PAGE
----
Sorry to say I was out of town and missed last summer’s 40th Anniversary of Hip Hop celebration in Central Park, but I was super happy to hear Kool Herc, Coke La Rock and Soul Sonic Force were part of the ceremony. Hopefully, the media will start giving more attention to the First Generation soon, the people who actually invented hip hop and many of whom remain impoverished and greatly under-appreciated.
By the way, most historians place the birth of hip hop as Kool Herc’s sister’s (Cindy) birthday party, held on August 11th (although her birthday was two days later on August 13, 1973. Today many refer to this as a “back to school” party, although no one goes to school in August in NYC.)
Herc gave a powerful speech at the event: “Instead of making it rain in the strip club, make it drizzle in the daycare center… It’s about people respecting people, that’s what hip hop’s supposed to be… How many Trayvons got shot in Harlem last week, how many Trayvons got shot in Brooklyn last week?”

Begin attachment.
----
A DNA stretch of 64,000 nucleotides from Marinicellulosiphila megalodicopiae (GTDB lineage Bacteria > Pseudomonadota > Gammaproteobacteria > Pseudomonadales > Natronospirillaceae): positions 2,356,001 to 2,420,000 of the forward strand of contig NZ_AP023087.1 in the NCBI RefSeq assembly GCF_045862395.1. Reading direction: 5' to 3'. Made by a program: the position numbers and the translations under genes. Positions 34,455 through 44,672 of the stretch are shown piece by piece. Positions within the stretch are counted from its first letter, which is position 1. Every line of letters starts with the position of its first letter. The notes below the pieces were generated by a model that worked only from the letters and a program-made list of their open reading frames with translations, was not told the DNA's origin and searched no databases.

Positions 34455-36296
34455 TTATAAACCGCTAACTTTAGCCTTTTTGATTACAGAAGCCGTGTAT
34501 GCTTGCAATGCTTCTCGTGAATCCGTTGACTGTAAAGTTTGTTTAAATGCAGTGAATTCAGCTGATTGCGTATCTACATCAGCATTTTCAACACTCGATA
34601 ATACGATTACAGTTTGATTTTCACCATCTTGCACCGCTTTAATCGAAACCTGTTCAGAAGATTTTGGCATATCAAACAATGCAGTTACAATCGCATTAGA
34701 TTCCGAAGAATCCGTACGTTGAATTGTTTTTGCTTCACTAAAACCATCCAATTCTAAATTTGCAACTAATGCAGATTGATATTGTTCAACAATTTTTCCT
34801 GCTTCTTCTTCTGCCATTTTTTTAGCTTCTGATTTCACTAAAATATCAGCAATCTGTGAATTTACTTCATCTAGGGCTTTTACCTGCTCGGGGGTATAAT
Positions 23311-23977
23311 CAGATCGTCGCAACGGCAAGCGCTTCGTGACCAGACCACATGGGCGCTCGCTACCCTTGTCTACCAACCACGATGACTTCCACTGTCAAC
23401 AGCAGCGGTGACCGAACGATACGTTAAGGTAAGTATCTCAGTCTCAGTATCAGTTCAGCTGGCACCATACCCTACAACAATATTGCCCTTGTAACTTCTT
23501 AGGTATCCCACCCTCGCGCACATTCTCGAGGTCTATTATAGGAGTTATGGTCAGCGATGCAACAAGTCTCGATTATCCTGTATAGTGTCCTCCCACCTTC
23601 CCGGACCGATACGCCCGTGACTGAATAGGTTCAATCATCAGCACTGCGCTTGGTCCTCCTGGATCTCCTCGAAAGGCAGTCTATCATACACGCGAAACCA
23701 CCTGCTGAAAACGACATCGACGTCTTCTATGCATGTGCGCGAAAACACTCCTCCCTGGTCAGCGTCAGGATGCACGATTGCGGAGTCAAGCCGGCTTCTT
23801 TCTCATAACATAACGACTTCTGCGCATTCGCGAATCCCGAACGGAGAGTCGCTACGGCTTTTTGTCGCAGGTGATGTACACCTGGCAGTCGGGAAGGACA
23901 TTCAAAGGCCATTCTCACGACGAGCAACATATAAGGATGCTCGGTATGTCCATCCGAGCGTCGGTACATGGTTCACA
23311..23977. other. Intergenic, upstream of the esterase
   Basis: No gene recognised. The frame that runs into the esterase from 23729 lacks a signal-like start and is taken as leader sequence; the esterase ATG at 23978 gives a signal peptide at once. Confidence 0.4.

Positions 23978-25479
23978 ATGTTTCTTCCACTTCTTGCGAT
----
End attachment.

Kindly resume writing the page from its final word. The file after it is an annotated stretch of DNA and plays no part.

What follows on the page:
Afrika Bambaataa, the disgraced founder of the Universal Zulu Nation, has a different chronology and places the actual birth of hip hop in 1974 when he began recruiting teens into his organization. Unfortunately, some of those teens are now grown men and are accusing Bam of molesting them when they were minors.
I have a new theory. I place the start of hip hop with the Ghetto Brothers and their attempts to bring peace to the South Bronx through parties, music and gatherings. The Ghetto Brothers formed a band with conga drums that helped forge the style of music soon favored by the emerging b-boy generation.
So where do you place the birth of hip hop? With Herc’s break beat birthday party or with the street gang that ended the violence and started the music?
If you have any interest in this subject, I have a book on the subject that I’m presently updating.